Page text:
A few months ago, I posted a piece about a nonprofit organization called the Giving USA Foundation that compiles annual statistics on charitable giving.
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Author: John David Mannhttps://www.johndavidmann.com
John David Mann is coauthor of the international bestseller, The Go-Giver. The book has been published in 22 languages and has sold over 700,000 copies. In addition to being an award-winning writer and coauthor of numerous New York Times bestselling books, he is also a concert cellist and prize-winning composer.
I read your book in short order, grateful for the model of compassionate capitalism which it gives. I also read it after swimming in Clay Shirky’s incredible “Here Comes Everybody,” and I see a fascinating historical opportunity that may in part help to illuminate the record charitable giving.
We live in a time of almost unlimited opportunity for the individual–greater, possibly, than ever before because of the ability to use the Web to define, organize, and gather communities around incredibly narrow niches. These communities of interest can now create connections world-wide, connections and reach that previously depended on having substantial resources and size, but now just need the Internet. I think we’re seeing this reflected in the proliferation of non-profits and charitable organizations that can easily spring into existence because of email, mail lists, and now social networking–and that allow passionate individuals an outlet for their desires to serve as well as providing more targeted value to smaller communities. And this likely translates into organizations that more directly touch the hearts of those immediately around them.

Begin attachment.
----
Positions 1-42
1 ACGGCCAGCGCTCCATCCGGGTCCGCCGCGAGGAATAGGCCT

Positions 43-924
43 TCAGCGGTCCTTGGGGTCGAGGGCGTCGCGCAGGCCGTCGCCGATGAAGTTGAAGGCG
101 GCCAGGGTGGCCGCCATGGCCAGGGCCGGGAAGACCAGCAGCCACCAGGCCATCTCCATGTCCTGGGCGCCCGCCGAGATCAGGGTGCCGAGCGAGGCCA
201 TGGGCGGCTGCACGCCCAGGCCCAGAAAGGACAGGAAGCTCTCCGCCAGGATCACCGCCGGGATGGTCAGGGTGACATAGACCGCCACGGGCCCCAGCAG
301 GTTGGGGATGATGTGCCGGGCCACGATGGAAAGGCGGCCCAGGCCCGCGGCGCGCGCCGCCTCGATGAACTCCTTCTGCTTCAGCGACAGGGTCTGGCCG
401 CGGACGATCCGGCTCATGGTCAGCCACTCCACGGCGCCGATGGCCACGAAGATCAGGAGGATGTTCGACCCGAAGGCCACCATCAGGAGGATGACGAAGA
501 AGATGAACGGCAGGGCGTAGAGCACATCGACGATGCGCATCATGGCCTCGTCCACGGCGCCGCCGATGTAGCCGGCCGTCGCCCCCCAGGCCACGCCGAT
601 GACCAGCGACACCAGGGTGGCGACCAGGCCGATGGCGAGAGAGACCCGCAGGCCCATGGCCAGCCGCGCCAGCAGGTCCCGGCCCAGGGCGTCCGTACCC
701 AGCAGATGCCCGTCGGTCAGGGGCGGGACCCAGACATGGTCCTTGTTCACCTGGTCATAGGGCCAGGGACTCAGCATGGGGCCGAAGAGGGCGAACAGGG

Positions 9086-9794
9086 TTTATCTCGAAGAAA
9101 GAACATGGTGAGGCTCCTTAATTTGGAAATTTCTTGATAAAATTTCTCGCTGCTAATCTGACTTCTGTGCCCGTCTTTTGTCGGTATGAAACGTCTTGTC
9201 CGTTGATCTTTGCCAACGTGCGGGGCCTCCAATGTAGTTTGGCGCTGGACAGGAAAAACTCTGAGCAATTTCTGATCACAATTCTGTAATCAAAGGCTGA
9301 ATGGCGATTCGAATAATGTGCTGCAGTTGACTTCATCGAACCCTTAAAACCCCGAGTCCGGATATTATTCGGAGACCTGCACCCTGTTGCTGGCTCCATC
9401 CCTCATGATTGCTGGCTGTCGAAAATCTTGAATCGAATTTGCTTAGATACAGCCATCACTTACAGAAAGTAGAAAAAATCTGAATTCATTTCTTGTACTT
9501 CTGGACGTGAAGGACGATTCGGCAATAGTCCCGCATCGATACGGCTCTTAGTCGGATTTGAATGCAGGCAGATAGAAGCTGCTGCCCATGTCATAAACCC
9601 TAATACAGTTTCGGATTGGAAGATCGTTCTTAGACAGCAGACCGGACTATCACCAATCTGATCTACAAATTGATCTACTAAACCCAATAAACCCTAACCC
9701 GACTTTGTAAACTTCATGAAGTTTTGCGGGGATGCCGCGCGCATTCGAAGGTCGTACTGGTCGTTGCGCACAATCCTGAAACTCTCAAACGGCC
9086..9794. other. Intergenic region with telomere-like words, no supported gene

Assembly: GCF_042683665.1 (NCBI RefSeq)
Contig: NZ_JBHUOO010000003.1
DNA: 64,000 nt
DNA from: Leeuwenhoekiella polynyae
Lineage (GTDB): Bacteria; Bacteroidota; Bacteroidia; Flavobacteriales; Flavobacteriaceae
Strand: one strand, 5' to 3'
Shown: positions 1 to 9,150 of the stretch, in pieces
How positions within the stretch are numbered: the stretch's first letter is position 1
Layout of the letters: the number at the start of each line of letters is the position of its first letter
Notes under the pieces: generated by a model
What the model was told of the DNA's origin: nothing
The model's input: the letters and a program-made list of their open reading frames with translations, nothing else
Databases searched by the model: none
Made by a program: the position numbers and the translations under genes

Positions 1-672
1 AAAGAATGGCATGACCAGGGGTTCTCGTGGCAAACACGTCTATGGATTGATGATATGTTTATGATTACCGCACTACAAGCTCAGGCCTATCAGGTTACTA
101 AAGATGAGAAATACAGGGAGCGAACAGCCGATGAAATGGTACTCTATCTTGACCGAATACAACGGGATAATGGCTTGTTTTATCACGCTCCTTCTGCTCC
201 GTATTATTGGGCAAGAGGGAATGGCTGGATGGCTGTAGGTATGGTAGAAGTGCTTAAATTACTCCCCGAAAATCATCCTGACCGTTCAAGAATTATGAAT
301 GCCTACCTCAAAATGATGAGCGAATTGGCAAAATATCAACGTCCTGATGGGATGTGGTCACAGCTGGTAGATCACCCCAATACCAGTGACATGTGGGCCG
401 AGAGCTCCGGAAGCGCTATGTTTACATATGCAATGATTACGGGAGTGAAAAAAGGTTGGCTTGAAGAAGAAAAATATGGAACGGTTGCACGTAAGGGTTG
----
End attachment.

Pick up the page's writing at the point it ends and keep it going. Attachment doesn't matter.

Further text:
Thanks for the great thoughts, Steve.
It’s certainly true — in a world where a Nobel Peace Prize goes to Muhammad Yunus for the idea of microlending, ideas like Rachel’s Famous Coffee Foundation have a rich soil from which to sprout. The very notion of abundance, which in the not-so-distant past was something reserved for the few, has almost overnight become an experience achievable by the many. (Just look at China.) It’s an exciting time to be alive!
A great follow-up to “Here Comes Everybody” might be Fareed Zakaria’s “The Post-american World,” which, despite its pessimistic-sounding title, is in fact an incredibly uplifting book on the state of the world, the future of abundance and what Zakaria calls “the rise of the rest.” And, if you haven’t already read it, “The Starfish and the Spider” (which is more along similar lines as Shirky’s book).
Thanks for the response–and the book recommendations. 🙂 I’m halfway through the Brafmans’ “Sway,” but haven’t yet read “The Starfish and the Spider.” The never-ending book pile grows larger…
Having you respond reminds me of another huge change taking place–not only has publishing essentially become “free” because of the Web, it’s also becoming a conversation. I keep waiting for the Kindle to allow readers to post comments, and then for other readers to be able to participate in comment conversations as part of the book-reading experience. And while a blog allows a certain amount of conversation to take place, it’s also very easy for me to visualize mini social networks (or communities) springing up around books, movies, causes, and the like.